Broken, loose wires, or poor connectors may be seen as sidebands at ⅓X line frequency on each side of the 7,200 CPM peak. Electromagnetic force unbalance due to variations in rotor current is commonly caused by broken or cracked rotor bars, broken, cracked or poorly brazed end ring joints, high resistance end ring joints, or shorted or loose rotor laminations. These conditions will most often occur on the spectrum analyzer when the motor is under load.

This frequency may occur at 1X RPM and may be mistaken for unbalance. When pole passing frequency side bands are present at three or four x running speed harmonics with amplitudes higher than .0125 to .0150 inches per second peak, there is uneven motor heating that can cause the rotor shaft to overheat and bend. This condition will cause the electro-magnetic unbalance to increase, generating even more heat. When this condition is suspected, confirm the motor’s phase with a stroboscope. Any rotor flexing will cause temperature increases that will show phase changes. This is unlike misalignment, because vibration amplitude at 1X RPM and phase will stabilize at a particular RPM if there is a misaligned condition. The condition may increase to a point where the bowed rotor will contact the stator causing catastrophic failure.

4. Do your analysts understand faults caused by internal motor problems?
Logic: air gap between rotor and stator affects induced rotor current. The air gap should be less than five per cent of the total radial air gap between stator and rotor, and can be measured with a feeler gauge. Static eccentricity is a condition where the minimum air gap is fixed at one condition. This is commonly caused by such conditions as soft foot distortion, distorted stator core, worn sleeve bearings (where used), or non-concentric rolling element bearing housings in the motor end bells. This condition shows up as a high amplitude peak at 2 X line frequency of 7,200 CPM, with harmonics, but no side bands.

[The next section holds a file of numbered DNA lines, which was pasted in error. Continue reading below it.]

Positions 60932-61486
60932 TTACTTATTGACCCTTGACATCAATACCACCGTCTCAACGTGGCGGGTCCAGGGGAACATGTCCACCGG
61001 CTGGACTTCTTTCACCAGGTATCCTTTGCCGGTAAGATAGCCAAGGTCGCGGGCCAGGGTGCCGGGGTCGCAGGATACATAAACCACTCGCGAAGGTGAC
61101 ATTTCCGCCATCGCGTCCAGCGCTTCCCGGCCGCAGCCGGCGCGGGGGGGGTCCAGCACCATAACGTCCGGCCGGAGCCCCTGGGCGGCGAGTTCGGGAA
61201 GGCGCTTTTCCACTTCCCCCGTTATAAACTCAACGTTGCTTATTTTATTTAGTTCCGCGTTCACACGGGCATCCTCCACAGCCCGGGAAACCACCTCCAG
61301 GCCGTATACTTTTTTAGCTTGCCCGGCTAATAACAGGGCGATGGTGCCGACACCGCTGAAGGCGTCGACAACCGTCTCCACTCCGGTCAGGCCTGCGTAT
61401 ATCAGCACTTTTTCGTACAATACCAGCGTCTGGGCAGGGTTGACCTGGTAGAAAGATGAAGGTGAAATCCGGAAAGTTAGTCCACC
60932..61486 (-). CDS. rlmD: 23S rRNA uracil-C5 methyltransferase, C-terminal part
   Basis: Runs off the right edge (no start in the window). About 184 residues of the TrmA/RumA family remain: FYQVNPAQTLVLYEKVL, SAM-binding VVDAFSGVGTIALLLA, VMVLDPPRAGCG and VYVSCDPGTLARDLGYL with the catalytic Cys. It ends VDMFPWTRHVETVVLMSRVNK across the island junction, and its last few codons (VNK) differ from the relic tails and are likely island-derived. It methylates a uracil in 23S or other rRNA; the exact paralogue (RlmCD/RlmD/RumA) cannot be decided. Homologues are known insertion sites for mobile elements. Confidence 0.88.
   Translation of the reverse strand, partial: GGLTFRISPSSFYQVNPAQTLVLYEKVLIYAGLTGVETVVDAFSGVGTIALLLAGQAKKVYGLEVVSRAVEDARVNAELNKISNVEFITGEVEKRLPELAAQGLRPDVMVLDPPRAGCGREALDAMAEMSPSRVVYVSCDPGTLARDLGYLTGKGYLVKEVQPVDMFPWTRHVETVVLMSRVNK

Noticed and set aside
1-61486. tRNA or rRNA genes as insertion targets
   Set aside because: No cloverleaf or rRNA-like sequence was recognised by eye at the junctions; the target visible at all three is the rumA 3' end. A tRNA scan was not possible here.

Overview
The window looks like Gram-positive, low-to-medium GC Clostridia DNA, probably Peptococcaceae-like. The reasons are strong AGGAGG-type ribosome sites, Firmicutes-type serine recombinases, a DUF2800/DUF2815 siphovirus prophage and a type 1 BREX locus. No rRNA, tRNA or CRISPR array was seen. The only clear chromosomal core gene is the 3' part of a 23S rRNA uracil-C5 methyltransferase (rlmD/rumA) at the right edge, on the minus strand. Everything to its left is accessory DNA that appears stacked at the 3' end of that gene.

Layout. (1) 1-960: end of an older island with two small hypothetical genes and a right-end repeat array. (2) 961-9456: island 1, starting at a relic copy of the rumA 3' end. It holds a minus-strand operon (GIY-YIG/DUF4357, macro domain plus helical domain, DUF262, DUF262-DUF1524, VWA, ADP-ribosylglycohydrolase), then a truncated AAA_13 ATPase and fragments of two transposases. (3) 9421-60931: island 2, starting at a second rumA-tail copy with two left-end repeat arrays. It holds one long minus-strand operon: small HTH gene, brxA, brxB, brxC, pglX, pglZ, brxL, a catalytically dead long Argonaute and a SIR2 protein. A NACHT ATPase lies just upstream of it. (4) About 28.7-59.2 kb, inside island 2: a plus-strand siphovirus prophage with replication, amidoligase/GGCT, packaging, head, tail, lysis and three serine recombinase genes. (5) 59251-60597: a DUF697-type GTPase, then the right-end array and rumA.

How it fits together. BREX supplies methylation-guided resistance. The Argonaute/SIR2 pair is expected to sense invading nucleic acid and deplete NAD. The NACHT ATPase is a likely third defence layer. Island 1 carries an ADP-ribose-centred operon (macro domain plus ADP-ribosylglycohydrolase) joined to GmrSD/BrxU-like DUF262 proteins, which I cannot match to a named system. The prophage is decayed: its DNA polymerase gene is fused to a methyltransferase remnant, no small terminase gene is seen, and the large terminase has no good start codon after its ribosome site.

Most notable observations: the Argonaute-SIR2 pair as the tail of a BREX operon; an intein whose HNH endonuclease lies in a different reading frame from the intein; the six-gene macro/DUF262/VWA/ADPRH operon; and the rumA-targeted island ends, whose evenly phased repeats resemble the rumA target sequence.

Dynamic eccentricity is a condition where the minimum air gap “moves around” the stator bore as the rotor turns caused by an eccentric rotor, bent shaft, a rotor running at resonant speed, misaligned coupling or an unbalanced overhung fan. The vibration spectrum may show high amplitude at 1X RPM and may have pole passing frequency side bands. These problems occur when the motor is partially loaded. If the stator and rotor slot teeth are not equidistant, there will be reluctance variations in magnetic forces, causing motor torque variations.

Torque pulses may excite loose or broken rotor bars or end rings, loose windings, laminations or supports in the stator. This will be indicated by 2 X line frequency (7,200) with harmonics and will appear as a mechanical looseness condition if multiples of the 2 X line frequency appear in the spectrum. Loose stator coils in synchronous motors will generate fairly high vibration at coil pass frequency (CPF) that equals the number of coils x RPM (#coils X poles X # coils/pole). The CPF will be surrounded by 1X RPM sidebands.

High amplitude peaks at 60,000 to 90,000 CPM accompanied by 2 X line frequency sidebands may indicate synchronous motor problems. Analysts should obtain at least one spectrum up to 90,000 CPM at each motor bearing housing. Loose or open rotor bars in AC induction motors are indicated by a 2 X line frequency sidebands surrounding rotor bar pass frequency and/or its harmonics (rotor bar pass frequency = number of bars X RPM), often will cause high levels at 2 X RBPF, with only a small amplitude at 1X RBPF. Electrically induced arcing between loose rotor bars and end rings will often show high levels at 2X RBPF (with 2 FL sidebands), but little or no increase in amplitudes at 1X RBPF. Electrical fault frequencies, including cracked or broken rotor bars, loose rotors, loose transformer laminations and eccentric stators or rotors are all non-synchronous.

In addition to vibration analysis, electrical equipment might include magnetic flux, motor current and circuit analysis that will prove highly beneficial in making the correct diagnosis. MRO


L. (Tex) Leugner, the author of Practical Handbook of Machinery Lubrication, is a 15-year veteran of the Royal Canadian Electrical Mechanical Engineers, where he served as a technical specialist. He was the founder and operations manager of Maintenance Technology International Inc. for 30 years. Tex holds an STLE lubricant specialist certification and is a millwright and heavy-duty mechanic. He can be reached at